John Edwards Gunn
I’ve never quite got into Latin music. Too often it seems overcooked, too spicy. Those fiery syncopated rhythms are made only for wild dancing in steamy Caribbean nightclubs. Nothing cool about it. But this music, led by bassist Cachaito, from Cuba, is more subtle. Here we have careful arrangements of percussion and bass topped with horns and flute. It’s smoky, night music for after hours bars. Sophisticated, but nothing bland about it.
I haven’t tapped in to the Buena Vista Social Club phenomenon, but Cachaito was part of that. His album differs from the other Buena Vista offshoots because he’s not seeking to recapture past glories. This is contemporary, radical and experimental, but in a way that develops the music in a natural way.
The deep, dark drum and bass vibes that underpin each track forms a structure that allows the players plenty of room for manouevre. Hugh Masekela guests on “Tumbanga” and his ethereal trumpet integrates beautifully with the dub effects on Cachaito’s bass. Pee Wee Ellis, a key James Brown sideman, also guests, playing tenor sax and Hammond on the haunting “Wahira”, sung by Ibrahim Ferrer.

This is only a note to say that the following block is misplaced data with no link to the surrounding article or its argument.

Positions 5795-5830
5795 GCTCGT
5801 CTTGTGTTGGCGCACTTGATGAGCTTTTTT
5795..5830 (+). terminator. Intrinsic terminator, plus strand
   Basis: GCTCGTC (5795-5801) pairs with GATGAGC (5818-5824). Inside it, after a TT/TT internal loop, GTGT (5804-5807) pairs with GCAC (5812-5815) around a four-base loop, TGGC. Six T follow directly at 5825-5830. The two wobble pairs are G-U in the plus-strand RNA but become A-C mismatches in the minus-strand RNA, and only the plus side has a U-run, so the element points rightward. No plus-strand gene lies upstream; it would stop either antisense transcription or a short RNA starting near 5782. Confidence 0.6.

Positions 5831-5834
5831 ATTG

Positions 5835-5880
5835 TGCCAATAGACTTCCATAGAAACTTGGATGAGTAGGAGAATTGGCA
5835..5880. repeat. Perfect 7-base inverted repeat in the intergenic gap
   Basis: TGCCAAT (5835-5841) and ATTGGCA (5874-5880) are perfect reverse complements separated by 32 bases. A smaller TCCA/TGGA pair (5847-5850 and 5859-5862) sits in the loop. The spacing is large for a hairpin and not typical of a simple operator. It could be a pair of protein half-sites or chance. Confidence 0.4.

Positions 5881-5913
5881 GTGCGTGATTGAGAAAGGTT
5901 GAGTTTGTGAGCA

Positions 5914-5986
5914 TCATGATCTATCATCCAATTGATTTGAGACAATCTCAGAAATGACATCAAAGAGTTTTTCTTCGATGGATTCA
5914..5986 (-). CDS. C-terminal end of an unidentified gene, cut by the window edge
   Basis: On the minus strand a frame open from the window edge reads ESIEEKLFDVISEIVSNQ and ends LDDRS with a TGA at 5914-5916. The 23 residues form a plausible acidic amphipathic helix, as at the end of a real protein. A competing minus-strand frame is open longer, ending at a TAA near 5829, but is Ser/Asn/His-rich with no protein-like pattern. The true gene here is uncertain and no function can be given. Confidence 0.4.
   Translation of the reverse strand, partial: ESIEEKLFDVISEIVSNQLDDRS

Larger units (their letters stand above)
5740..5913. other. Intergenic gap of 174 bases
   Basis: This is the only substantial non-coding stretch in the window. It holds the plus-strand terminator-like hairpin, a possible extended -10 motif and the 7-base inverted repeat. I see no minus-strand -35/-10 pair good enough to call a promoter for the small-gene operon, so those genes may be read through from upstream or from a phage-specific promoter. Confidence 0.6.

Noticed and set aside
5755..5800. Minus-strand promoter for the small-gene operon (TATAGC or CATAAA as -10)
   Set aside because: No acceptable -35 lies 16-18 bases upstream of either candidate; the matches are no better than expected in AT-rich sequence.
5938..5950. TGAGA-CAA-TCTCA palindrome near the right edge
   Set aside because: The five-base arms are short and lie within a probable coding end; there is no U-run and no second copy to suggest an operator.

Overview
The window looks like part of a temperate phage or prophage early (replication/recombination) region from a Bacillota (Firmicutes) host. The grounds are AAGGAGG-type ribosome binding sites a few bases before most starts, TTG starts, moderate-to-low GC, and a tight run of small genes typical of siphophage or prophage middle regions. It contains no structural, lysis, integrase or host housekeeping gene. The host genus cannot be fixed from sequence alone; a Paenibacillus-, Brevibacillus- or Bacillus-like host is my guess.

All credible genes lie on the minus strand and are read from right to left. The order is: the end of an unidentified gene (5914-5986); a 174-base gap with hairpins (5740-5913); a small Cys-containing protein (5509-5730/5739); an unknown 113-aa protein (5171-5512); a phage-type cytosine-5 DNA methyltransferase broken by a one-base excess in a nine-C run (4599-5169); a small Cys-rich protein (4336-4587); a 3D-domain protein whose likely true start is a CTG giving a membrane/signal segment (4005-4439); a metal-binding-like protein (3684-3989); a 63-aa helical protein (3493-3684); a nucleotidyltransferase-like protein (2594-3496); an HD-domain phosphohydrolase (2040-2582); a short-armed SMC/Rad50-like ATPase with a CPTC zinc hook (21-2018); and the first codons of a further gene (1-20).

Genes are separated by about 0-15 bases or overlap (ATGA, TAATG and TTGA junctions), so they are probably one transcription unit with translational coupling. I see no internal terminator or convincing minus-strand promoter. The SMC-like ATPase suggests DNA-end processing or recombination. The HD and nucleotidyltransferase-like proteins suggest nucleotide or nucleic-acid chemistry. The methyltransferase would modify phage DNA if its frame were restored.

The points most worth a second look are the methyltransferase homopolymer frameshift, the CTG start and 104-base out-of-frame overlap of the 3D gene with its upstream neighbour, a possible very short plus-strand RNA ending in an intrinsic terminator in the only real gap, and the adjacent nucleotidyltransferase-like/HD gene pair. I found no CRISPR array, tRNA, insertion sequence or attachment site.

The most obvious departure from Cuban traditions is the aptly-titled “Cachaito In Laboratory”, featuring Dee Nasty’s turntablism. It’s a successful fusion of Cuban music with hip hop without compromising either style, but it would be dangerous to go too far down that road. One track is great, but over an album it would be hard to keep up the energy and we’d end up with downtempo/triphop sludge.
The collaborations are best kept low-key. Really, Cachaito has proved with this, his debut solo album, that he’s got enough new directions of his own to explore. His music is tough and beautiful, with a vital urge for exploration.